KTG and the Cosmos – Bones

by / May 23, 2016

KTG and the Cosmos

Local hell-raisers Conjuring Fate have been delighting local rockers since their formation around a decade ago with their raucous live shows and classic metal tunes. The band are currently locked in the studio recording so CF shows have been rather scarce of late. While this has been going on, guitarist Karl Gibson has taken it upon himself to keep his creative juices flowing with his solo project KTG and the Cosmos. Springing into life just a few short months ago, the guitarist has already recorded debut album Bones, due for release imminently, as well as put out a video for lead single ‘You and Me’ – a busy beaver is young Mr. Gibson!

Album opener ‘Black Sheep’ does more than just set the tone for the listener; it also knocks any preconceived ideas of the album’s sound smartly off their perch. For this is an acoustic rock album, all jangly guitars, simple melodies and Gibson’s heartfelt and pleasingly raspy vocals. The word that springs to mind as one makes their way through the songs is ‘gentle’, or maybe ‘mellow’.

There’s also a rather indie, almost shoegaze-y sound to many of the tracks, giving them a sort of dreamy, fuzzy ambience reminiscent of many Nineties bands that enjoyed heavy radio rotation, such as Jesus and Mary Chain and The Verve.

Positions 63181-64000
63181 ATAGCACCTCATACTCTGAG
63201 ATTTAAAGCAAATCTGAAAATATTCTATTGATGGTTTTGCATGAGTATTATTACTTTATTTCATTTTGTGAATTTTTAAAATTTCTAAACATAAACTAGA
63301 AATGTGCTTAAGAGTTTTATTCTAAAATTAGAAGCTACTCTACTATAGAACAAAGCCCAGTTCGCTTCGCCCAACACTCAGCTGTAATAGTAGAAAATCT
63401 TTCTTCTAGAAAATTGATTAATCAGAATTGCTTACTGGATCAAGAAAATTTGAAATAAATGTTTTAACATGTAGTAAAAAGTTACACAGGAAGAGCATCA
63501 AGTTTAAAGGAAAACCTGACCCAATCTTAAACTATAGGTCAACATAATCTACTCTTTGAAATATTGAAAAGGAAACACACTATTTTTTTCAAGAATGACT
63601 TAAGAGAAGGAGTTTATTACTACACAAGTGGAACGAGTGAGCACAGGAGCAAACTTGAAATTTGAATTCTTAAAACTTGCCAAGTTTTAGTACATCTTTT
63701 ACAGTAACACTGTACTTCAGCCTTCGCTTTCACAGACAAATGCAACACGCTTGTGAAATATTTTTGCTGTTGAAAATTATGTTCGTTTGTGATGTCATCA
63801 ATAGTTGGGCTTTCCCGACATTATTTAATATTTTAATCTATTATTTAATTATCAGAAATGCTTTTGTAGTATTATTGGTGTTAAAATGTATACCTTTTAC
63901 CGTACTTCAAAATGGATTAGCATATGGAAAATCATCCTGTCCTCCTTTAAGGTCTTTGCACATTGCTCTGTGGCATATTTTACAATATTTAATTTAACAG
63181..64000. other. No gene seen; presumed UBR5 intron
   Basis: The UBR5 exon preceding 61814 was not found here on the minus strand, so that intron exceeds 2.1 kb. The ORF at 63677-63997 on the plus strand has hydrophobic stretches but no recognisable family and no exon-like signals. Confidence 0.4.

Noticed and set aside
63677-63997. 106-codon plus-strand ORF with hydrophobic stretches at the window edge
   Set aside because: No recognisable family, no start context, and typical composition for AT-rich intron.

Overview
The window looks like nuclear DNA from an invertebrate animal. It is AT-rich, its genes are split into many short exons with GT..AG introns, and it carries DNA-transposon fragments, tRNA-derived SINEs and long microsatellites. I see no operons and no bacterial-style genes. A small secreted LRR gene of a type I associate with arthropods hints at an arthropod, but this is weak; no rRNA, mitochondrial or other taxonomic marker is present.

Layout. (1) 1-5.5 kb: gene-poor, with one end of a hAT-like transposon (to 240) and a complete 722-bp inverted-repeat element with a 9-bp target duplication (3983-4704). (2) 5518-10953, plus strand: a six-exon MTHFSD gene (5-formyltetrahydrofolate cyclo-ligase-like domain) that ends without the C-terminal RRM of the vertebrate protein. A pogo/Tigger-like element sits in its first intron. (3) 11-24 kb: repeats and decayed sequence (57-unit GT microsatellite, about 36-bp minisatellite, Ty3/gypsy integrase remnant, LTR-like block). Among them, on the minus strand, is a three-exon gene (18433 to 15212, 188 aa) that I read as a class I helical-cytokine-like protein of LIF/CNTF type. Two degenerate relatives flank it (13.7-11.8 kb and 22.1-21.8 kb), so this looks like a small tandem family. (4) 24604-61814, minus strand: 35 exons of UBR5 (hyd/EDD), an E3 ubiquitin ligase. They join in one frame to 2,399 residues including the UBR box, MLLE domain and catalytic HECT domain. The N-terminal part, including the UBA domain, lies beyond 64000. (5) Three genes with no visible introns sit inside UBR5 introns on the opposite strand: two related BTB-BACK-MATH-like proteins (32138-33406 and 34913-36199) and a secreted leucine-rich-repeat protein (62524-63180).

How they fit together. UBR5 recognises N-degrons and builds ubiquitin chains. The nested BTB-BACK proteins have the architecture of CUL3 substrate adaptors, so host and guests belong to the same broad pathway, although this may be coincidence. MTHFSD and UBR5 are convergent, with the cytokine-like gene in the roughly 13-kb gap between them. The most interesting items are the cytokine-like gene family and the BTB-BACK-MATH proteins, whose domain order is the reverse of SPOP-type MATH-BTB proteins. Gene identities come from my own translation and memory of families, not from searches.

Gibson is clearly a talented musician, and a prolific one at that, and his joy of playing different styles is clearly audible throughout, from almost flamenco in ‘Manners’ to classical in ‘Glory’ and ‘Thank You’. There’s even traces of jazz (‘World War Free’), indie pop (first single ‘You and Me’) and even country in the twangy ‘The Passing’.

For this reviewer, however, the highlight is the restrained and delicately emotional ‘Sing a Song For Me’, which bookends its tale of depression and loss with haunting wave sounds and really does tug at the heartstrings throughout. At the other end of the scale, but no less enjoyable, is ‘Healing’: with it’s rocking yet floaty feel and classy guitar solo it’s certainly unique, rather like a combination of Dire Straits and Eighties fuzz pop band The Church.

Bones is in some ways the polar opposite of Gibson’s other band Conjuring Fate. Whereas the latter are loud, brash and made for getting the blood pumping on a Saturday night, KTG and the Cosmos have more of a ‘headphones on, feet up, Sunday morning’ vibe. It’s technically superb, very easy to listen to and is really quite lovely, particularly the ‘leaves’ metaphor in ‘You and Me’. If you’re looking for an album of grown up acoustic rock that will chill you out and delight you in equal measure, this is the one for you.

Photo credit: Marc Leach Photography

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